There are other growths that seem to have a fine sense of discretion in the matter of danger, for they let fall all their leaves at the first approach of drouth. The ocatilla, or "candle wood" as it is sometimes called, puts out a long row of bright leaves along its stems after a rain,

 The ocatilla.  

but as soon as drouth comes it sheds them hastily and then stands for months in the sunlight—a bundle of bare sticks soaked with a resin that will burn with fire, but will not evaporate with heat. The sangre de dragon (sometimes called sangre en grado) does the same thing.

But Nature's most common device for the protection and preservation of her desert brood is to supply them with wonderful facilities for finding and sapping what moisture there is, and [page 136] conserving it in tanks and reservoirs. The

 Tap roots.  

roots of the grease-wood and the mesquite are almost as powerful as the arms of an octopus, and they are frequently three times the length of the bush or tree they support. They will bore their way through rotten granite to find a damp ledge almost as easily as a diamond drill; and they will pry rocks from their foundations as readily as the wistaria wrenches the ornamental wood-work from the roof of a porch. They are always thirsty and they are always running

 Underground structure.  

here and there in the search for moisture. A vertical section of their underground structure revealed by the cutting away of a river bank or wash is usually a great surprise. One marvels at the great network of roots required to support such a very little growth above ground.

Yet this network serves a double purpose. It not only finds and gathers what moisture there is but stores it in its roots, feeding the

 Feeding the top growth.  

top growth with it economically, not wastefully. It has no notion of sending too much moisture up to the sunlight and the air. Cut a twig and it will often appear very dry; cut a root and you will find it moist.

The storage reservoir below ground is not an unusual method of supplying water to the plant. [page 137] Many of the desert growth have it. Perhaps the most notable example of it is the wild gourd. This is little more than an enormous tap root that spreads out turnip-shaped and is in size often as large around as a man's body. It holds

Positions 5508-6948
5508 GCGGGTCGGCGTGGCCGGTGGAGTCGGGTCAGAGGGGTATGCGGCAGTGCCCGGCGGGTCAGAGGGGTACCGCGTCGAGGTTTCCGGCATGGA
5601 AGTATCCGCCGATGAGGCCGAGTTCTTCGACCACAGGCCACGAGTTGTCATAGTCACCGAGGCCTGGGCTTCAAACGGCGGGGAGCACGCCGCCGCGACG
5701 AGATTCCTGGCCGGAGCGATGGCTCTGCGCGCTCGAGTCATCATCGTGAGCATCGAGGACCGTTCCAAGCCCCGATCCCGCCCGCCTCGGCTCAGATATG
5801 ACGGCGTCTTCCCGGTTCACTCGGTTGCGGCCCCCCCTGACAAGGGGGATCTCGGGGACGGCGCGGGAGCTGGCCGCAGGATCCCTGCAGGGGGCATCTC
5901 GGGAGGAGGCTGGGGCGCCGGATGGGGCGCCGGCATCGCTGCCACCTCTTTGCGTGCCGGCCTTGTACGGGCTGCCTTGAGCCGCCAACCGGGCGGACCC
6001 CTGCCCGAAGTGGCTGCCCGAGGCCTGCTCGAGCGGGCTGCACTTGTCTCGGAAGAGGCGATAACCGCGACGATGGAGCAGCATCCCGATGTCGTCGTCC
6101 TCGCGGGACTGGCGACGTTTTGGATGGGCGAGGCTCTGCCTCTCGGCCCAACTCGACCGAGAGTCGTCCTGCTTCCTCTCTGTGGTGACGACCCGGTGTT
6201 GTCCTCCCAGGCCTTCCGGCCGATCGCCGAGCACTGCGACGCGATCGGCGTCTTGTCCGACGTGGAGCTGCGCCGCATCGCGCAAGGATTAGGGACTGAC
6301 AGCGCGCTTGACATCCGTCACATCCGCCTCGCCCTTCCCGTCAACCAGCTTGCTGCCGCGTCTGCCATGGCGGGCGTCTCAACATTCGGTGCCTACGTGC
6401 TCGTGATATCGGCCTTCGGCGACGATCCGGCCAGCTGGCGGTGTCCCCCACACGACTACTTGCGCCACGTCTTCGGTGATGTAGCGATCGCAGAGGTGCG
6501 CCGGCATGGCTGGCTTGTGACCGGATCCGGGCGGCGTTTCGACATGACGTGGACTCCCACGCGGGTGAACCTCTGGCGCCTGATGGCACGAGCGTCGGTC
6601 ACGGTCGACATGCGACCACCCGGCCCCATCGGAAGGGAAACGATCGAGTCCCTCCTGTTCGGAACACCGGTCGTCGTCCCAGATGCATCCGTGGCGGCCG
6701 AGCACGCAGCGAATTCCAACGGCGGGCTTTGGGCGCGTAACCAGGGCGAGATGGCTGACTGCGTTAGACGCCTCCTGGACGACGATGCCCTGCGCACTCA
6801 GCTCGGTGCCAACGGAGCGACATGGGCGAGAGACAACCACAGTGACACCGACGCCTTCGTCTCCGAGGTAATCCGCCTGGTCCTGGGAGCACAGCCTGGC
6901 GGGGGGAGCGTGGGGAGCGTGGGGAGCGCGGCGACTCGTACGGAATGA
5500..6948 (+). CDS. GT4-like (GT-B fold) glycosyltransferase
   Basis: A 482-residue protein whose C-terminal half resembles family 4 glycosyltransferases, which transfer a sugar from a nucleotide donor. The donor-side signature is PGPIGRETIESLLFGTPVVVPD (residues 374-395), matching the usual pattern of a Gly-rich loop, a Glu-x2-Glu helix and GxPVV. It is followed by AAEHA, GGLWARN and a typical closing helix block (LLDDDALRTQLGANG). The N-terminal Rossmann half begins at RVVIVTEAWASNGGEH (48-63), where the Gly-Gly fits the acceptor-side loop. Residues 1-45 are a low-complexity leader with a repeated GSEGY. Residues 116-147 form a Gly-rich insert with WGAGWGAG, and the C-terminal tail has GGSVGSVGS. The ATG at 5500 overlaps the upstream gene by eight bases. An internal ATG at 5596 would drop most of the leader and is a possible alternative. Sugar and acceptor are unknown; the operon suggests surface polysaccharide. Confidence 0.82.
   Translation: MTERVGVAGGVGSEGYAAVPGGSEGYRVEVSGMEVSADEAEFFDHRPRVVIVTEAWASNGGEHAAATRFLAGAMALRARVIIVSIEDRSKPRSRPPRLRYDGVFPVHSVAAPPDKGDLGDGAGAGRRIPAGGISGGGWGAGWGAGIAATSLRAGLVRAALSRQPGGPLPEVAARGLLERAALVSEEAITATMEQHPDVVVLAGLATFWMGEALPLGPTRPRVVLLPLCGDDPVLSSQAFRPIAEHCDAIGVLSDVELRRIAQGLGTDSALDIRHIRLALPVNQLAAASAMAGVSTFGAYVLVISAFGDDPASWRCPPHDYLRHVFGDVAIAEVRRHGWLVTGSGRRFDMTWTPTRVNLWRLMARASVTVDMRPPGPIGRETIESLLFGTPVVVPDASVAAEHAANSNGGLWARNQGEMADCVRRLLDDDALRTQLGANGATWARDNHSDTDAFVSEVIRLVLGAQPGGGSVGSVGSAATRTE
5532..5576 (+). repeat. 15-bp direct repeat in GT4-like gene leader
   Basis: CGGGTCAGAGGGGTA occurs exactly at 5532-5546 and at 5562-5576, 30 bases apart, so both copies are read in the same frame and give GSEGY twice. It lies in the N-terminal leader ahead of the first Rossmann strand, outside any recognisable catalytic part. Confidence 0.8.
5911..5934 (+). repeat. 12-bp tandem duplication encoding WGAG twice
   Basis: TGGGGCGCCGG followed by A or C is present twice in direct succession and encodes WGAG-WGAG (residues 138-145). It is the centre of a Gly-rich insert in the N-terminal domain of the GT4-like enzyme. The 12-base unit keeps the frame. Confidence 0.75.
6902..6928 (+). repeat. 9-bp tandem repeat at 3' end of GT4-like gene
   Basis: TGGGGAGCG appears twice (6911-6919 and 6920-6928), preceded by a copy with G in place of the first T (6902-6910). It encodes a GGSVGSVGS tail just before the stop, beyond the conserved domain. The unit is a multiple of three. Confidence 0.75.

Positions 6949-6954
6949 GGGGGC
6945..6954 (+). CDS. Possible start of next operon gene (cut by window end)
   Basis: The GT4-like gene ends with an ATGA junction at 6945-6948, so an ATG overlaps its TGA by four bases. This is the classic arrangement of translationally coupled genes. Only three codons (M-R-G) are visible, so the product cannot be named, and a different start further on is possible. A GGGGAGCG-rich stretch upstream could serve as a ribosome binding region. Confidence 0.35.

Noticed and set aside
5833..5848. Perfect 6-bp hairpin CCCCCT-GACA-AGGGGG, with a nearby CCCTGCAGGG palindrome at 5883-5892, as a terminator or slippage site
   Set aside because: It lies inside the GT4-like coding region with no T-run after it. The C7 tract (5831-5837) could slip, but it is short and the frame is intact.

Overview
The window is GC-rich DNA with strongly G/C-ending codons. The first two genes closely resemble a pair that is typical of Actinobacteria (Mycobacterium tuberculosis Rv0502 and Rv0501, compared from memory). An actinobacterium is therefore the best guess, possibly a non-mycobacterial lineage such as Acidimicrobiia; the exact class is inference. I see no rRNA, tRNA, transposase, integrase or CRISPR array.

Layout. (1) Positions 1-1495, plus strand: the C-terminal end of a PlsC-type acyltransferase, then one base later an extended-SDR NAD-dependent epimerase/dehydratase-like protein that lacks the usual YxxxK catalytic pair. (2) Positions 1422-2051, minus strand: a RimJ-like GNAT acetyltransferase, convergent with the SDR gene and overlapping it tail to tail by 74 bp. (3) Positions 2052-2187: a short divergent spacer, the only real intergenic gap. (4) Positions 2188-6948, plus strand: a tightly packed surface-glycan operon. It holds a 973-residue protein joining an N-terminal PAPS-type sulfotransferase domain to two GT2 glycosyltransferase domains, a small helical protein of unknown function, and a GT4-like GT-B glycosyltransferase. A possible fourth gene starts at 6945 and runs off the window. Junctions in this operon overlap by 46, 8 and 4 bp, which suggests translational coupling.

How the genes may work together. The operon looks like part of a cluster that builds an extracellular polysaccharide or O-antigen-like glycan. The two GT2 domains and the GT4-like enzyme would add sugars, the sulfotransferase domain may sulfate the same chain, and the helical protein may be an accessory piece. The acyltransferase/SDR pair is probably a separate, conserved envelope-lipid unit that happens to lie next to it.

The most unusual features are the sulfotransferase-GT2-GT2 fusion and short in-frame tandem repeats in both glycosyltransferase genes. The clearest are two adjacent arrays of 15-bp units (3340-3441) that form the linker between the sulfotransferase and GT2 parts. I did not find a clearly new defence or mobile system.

Storage reservoirs below ground.  

water in its pulpy tissue for months at a time, and while almost everything above ground is parched and dying the vines and leaves of the gourd, fed from the reservoir below, will go on growing and the flowers continue blooming with the most unruffled serenity. In the Sonora deserts there is a cactus or a bush (its name I have never heard) growing from a root that looks almost like a hornet's nest. This root is half-wood, half-vegetable, and is again a water reservoir like the root of the gourd.

But there are reservoirs above ground quite as interesting as those below. The tall fluted column of the sahuaro, sometimes fifty feet high, is little more than an upright cistern for holding moisture. Its support within is a series of sticks arranged in cylindrical form and

 Reservoirs above ground.  

held together by some fibre, some tissue, and a great deal of saturated pulp. Drive a stick into it after a rain and it will run sap almost like the maguey from which the Indians distill mescal. All the cacti conserve water in their [page 138] lobes or columns or at the base near the ground. So too the Spanish bayonets, the yuccas, the prickly pears and the chollas.

Many of the shrubs and trees like the sangre de dragon and the torote have enlarged or thickened barks to hold and supply water. If you cut them the sap runs readily. When it

 Thickened barks.  

congeals it forms a gum which heals over the wound and once more prevents evaporation. Existence for the plants would be impossible without such inventions. Plant life of every kind requires some moisture all the time. It is an error to suppose because they grow in the so-called "rainless desert" that therefore they exist without water. They gather and husband it during wet periods for use during dry

 Gathering moisture.  

periods, and in doing so they seem to display almost as much intelligence as a squirrel or an ant does in storing food for winter consumption.

Is Nature's task completed then when she has provided the plants with reservoirs of water and tap roots to pump for them? By no means. How long would a tank of moisture exist in the

 Attacks upon desert plants.